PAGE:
PSM-Covered Chemical Facilities Subject To New OSHA National Emphasis Program

January 1, 0001


Recognizing that established procedures and resources limit its ability to inspect each year more than a few employers with highly hazardous chemicals at or in excess of threshold levels, the Occupational Safety and Health Administration (“OSHA”) recently implemented a new National Emphasis Program (“NEP”) intended to increase the number of inspections “by better allocation of OSHA’s resources.” The NEP lays out procedures for inspections that aim to quickly evaluate many employers’ compliance with OSHA’s process safety management (“PSM”) standard applicable to highly hazardous chemicals in the workplace. The NEP became effective July 27, 2009. It is a one-year pilot program.

In performing its inspections of PSM-covered workplaces, OSHA intends to focus on “implementation over documentation.” Accordingly, OSHA will pay particular attention to whether actual implementation by employers of their safety programs is sufficient and is consistent with their written policies.

The steps in the inspection process concentrate on familiarizing the inspector(s) with the employer’s procedures and its PSM-covered process. Under the NEP, inspectors will conduct inspections and assess PSM compliance using “dynamic lists” of “specific investigative questions” which will change “periodically.” Each dynamic list will contain “approximately 10-15 primary and 5 secondary questions.” The dynamic lists cover five categories: PSM General; Ammonia Refrigeration; Water and/or Wastewater Treatment; Storage; and Chemical Processing. OSHA will not make the dynamic lists public. The NEP also provides specific guidance to inspectors on how to conduct their inspections and what documents to request. The list includes documents typically compiled by employers -- but not necessarily required by OSHA -- with PSM-covered processes at their facilities.

Pursuant to the NEP, three OSHA regions will pilot the program using “programmed inspections.” To conduct these planned inspections, OSHA will randomly select workplaces in these regions from a master list of facilities. The targeted pilot regions cover the Pacific Northwest, the Midwest and the New England: Region I (Maine, New Hampshire, Vermont, Massachusetts, Connecticut and Rhode Island); Region VII (Nebraska, Iowa, Kansas and Missouri); and Region X (Washington, Oregon, Idaho and Alaska). Each Regional Office is expected to complete an average of 5-10 programmed inspections in each Area Office per year under this NEP. Employers who are approved participants in OSHA’s Voluntary Protection Program (“VPP”) or in its Consultation’s Safety and Health Achievement Recognition Program (“SHARP”) will not appear on the master list of facilities. (Petroleum refineries are also excluded because they are the subject of another NEP.) Any facility that has received a comprehensive PSM inspection within the last two years will not be included on the list.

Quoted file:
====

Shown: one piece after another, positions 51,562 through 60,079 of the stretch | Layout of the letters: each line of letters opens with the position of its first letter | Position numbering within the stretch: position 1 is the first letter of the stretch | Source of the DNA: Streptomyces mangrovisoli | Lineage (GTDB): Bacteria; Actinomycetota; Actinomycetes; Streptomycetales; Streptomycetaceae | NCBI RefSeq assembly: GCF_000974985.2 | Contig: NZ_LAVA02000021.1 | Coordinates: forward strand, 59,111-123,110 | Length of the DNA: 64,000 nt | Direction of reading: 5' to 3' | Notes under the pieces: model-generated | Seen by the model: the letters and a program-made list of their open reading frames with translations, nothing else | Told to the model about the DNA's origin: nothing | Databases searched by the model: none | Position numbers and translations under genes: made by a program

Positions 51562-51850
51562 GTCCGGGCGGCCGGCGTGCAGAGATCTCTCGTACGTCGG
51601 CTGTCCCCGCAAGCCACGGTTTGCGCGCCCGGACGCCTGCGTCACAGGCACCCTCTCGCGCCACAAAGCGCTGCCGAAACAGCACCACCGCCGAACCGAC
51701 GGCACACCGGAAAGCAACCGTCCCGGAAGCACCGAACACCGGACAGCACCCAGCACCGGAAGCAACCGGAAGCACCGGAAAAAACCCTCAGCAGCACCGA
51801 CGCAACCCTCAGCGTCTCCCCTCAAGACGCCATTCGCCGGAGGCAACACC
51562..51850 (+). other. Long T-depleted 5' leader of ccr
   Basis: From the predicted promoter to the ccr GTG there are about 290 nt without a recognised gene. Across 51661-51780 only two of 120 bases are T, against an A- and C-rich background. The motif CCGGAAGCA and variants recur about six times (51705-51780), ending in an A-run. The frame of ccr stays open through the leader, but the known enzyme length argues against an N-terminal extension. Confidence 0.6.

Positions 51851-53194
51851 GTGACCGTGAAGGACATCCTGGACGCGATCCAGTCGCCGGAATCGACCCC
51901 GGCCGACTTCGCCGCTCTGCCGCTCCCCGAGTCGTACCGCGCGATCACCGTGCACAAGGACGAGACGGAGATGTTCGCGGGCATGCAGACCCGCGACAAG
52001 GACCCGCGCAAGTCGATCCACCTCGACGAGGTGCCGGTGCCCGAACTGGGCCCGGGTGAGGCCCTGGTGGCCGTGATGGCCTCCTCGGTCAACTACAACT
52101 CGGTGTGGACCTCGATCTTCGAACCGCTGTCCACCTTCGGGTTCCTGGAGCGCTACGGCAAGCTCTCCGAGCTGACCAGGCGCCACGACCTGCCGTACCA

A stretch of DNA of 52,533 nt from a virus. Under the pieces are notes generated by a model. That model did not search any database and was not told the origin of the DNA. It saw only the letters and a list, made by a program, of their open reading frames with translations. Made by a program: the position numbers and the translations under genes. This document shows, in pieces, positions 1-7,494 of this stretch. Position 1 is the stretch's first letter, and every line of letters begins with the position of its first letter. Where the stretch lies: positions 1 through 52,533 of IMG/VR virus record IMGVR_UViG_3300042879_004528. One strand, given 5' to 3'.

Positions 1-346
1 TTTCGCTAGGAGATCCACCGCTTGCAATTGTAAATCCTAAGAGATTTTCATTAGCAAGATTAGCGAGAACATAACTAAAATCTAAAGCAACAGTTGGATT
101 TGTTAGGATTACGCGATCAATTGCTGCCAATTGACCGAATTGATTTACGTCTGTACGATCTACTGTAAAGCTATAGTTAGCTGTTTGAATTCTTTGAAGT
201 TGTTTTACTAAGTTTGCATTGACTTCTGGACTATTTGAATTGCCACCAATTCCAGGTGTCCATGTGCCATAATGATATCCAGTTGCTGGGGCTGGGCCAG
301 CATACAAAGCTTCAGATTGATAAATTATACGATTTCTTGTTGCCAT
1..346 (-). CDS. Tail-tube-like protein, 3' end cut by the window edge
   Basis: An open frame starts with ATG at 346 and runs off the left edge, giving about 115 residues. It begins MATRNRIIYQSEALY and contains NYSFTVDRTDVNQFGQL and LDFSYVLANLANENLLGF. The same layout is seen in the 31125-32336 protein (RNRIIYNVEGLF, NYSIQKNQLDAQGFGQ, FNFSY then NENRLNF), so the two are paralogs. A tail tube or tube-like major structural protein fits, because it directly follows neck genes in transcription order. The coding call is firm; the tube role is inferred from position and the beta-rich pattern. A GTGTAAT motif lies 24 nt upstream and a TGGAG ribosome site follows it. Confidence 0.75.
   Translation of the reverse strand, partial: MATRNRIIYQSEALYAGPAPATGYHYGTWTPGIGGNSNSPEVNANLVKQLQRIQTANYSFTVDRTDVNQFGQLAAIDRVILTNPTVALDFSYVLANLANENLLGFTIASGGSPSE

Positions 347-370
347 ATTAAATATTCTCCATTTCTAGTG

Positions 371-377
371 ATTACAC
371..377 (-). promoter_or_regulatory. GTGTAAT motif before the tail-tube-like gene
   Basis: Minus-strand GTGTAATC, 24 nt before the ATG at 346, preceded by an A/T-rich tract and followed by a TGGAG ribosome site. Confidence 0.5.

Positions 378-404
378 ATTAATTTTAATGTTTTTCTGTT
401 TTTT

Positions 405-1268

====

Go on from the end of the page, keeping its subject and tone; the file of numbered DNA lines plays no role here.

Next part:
In addition, all OSHA regions will conduct “unprogrammed inspections” under this NEP. Employers may be subject to these unannounced inspections using the new NEP procedures if they are the subject of a formal complaint or referral related to a PSM-covered process or an accident or catastrophe occurs at their facilities.

This NEP will be evaluated after one year and considered for renewal and expansion to other regions. For more detailed information regarding the NEP, visit OSHA’s website and view the directive issued on July 27, 2009